A. Yes, without doubt; for we read in the holy scriptures, that God, Lord of heaven and earth, by an order of His supreme will and through His providence, gives empires not only to one person in particular, but also to his family.


[In the following letter (April 22, 1805) to Joseph Fouché, minister of police, Napoleon reveals his intention to regulate public opinion.]


Repress the journals a little; make them produce wholesome articles, I want you to write to the editors of the . . . newspapers that are most widely read in order to let them know that the time is not far away when, seeing that they are no longer of service to me, I shall suppress them along with all the others. . . . Tell them that the . . . Revolution is over, and that there is now only one party in France; that I shall never allow the newspapers to say anything contrary to my interests; that they may publish a few little articles with just a bit of poison in them, but that one fine day somebody will shut their mouths.


[With varying degrees of success, Napoleon’s administrators in conquered lands provided positions based on talent, equalized taxes, and abolished serfdom and the courts of the nobility. They promoted freedom of religion, fought clerical interference with secular authority, and promoted secular education. By undermining the power of European clergy and aristocrats, Napoleon weakened the Old Regime irreparably in much of Europe. A letter from Napoleon to his brother Jérôme, King of Westphalia, illustrates Napoleon’s desire for enlightened rule.]




Fontainebleau, November 15, 1807 To Jérôme Napoleon, King of Westphalia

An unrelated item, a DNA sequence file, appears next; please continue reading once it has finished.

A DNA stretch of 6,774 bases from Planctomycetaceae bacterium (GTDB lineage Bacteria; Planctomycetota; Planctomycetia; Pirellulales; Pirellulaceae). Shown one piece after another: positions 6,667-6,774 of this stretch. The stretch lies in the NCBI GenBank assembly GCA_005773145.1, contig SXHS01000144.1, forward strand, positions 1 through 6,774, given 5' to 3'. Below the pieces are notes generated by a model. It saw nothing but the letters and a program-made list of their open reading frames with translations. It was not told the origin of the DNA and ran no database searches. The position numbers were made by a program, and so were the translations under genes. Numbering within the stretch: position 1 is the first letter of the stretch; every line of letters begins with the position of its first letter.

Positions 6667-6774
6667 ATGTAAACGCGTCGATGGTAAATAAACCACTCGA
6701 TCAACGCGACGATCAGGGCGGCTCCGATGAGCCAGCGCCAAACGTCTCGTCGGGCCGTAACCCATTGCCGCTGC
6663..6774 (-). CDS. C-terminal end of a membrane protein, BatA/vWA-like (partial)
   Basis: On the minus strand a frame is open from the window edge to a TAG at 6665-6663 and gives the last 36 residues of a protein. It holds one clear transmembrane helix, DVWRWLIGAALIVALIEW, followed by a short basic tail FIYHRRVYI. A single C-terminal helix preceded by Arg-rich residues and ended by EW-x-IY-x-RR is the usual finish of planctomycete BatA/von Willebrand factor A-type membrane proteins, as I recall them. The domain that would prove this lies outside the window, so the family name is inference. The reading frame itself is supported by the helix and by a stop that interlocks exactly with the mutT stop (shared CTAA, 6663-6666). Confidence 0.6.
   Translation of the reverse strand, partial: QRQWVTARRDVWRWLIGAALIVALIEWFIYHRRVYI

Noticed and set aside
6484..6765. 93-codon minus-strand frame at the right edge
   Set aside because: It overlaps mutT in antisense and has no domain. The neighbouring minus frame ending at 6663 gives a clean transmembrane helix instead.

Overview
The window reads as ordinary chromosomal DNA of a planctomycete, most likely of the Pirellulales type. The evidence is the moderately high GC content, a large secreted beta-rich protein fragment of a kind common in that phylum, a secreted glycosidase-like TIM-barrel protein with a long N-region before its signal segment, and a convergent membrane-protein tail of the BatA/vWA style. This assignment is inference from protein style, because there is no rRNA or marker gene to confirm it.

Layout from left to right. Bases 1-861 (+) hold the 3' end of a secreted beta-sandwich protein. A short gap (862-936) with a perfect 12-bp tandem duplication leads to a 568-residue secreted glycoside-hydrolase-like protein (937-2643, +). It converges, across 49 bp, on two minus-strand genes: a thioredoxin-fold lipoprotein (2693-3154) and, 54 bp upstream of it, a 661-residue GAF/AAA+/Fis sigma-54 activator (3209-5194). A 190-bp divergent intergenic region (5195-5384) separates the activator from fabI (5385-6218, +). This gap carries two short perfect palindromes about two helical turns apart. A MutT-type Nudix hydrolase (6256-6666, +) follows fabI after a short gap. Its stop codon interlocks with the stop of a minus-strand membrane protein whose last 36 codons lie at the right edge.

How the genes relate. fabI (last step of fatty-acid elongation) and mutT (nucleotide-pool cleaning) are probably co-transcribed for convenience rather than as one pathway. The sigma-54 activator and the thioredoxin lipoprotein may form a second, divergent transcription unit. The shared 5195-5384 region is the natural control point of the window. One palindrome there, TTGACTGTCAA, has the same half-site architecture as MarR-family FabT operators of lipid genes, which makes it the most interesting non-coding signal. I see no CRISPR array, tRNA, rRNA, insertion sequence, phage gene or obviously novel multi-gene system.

I enclose the Constitution for your Kingdom. It embodies the conditions on which I renounce all my rights of conquest, and all the claims I have acquired over your state. You must faithfully observe it. Jam concerned for the happiness of your subjects, not only as it affects your reputation, and my own, but also for its influence on the whole European situation. Don’t listen to those who say that your subjects are so accustomed to slavery that they will feel no gratitude for the benefits you give them. There is more intelligence in the Kingdom of Westphalia than they would have you believe; and your throne will never be firmly established except upon the trust and affection of the common people. What German opinion impatiently demands is that men of no rank, but of marked ability, shall have an equal claim upon your favor and your employment, and that every trace of serfdom, or of a feudal hierarchy between the sovereign and the lowest class of his subjects, shall be done away. The benefits of the Code Napoléon, public trial, and the introduction of juries, will be the leading features of your government. And to tell you the truth, I count more upon their effects, for the extension and consolidation of your rule, than upon the most resounding victories. I want your subjects to enjoy a degree of liberty, equality, and prosperity hitherto unknown to the German people I want this liberal regime to produce, one way or another, changes which will be of the utmost benefit to the system of the Confederation, and to the strength of your monarchy. Such a method of government will be a stronger barrier between you and Prussia than the Elbe [River], the fortresses, and the protection of France. What people will want to return under the arbitrary Prussian rule, once it has tasted the benefits of a wise and liberal administration? In Germany, as in France, Italy, and Spain, people long for equality and liberalism. I have been managing the affairs of Europe long enough now to know that the burden of the privileged classes was resented everywhere. Rule constitutionally. Even if reason, and the enlightenment of the age, were not sufficient cause, it would be good policy for one in your position; and you will find that the backing of public opinion gives you a great natural advantage over the absolute Kings who are your neighbors.